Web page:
In the last five years of operation, the United States Agency for International Developmentâ€™s (USAID) Southern Africa Trade Hub invested $50 million (P500 million) in eight Southern African countries. BusinessWeek Staff Writer PAULINE DIKUELO spoke to USAID/Southern Africa senior outreach and communications officer, Kevin Oâ€™Loughlin to gain insight into their achievements since inception
Business Week: Despite the majority of activities of USAID being regional in nature, which ones did certainly target Botswana as a direct beneficiary?
Kevin O’Loughlin: The Trade Hub is working closely with the government of Botswana to develop the National Single Window, which will connect all users to a single electronic data information exchange platform in order to reduce the time and cost of trade.
The Trade Hub has made possible many other specific activities in Botswana, including the development of a handbook of requirements for company registration and business licensing to be used by Botswana in their investment promotion efforts, support for textiles and apparel companies to attend major trade shows in Cape Town and Las Vegas.
We are also working on the establishment of a National Enquiry Point, which will be launched before the end of 2015 in coordination with the Botswana Bureau of Standards that will help Botswana comply with World Trade Organisation (WTO) member recommendations.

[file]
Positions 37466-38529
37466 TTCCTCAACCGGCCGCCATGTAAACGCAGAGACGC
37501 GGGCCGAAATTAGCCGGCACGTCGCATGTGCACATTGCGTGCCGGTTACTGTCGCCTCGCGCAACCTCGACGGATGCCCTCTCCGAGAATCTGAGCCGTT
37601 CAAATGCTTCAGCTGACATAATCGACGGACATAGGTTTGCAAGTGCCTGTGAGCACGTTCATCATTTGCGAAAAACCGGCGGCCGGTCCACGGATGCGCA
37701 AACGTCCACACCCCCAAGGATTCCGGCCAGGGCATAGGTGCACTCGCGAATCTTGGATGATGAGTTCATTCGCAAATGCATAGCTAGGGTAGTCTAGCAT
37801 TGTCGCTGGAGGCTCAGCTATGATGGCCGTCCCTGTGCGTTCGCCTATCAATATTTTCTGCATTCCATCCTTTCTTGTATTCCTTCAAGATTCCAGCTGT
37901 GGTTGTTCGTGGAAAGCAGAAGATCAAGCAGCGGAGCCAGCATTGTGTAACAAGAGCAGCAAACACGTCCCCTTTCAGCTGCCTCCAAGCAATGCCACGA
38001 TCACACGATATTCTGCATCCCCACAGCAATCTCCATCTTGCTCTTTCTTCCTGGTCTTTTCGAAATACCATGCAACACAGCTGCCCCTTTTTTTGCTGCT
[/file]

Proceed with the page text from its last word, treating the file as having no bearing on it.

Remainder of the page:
BusinessWeek: The Trade Hub aims to reduce the cost of doing business, improve investment climate and facilitate the adoption of modern trade facilitation tools in Botswana.
Would you say this has been attained and if so how?
O’Loughlin: The Trade Hub is indeed working with Botswana to reduce the cost of doing business, improve the investment climate, and facilitate the adoption of modern trade facilitation tools including National Single Window.
Through the Trade Hub, USAID has supported the Government of Botswana to initiate and implement the National Single Window process, which achieved a major milestone with the signing of a Presidential Directive in January of this year.
Currently, the Trade Hub is working alongside Botswana Unified Revenue Services, the lead agency for National Single Window, to help make this cutting edge trade facilitation tool a reality for the country.
The Trade Hub is also helping Botswana draft a new Customs Act that will help modernise and simplify customs procedures.
BusinessWeek: The Trade Hub serves to increase capacity for regulating and enhancing the clean energy sector to increase investments.
How has the Trade Hub helped Botswana in this regard?
O’Loughlin: USAID’s Southern Africa Trade Hub has worked with the Ministry of Minerals, Energy and Water Resources to advise them on the creation of an energy regulatory agency, which is to be established in the future by the ministry.
We worked closely with Rural Electricity Regulators Association building their capacity to support SADC member states with a harmonised regulatory regime and increased institutional capacity of each country’s regulators.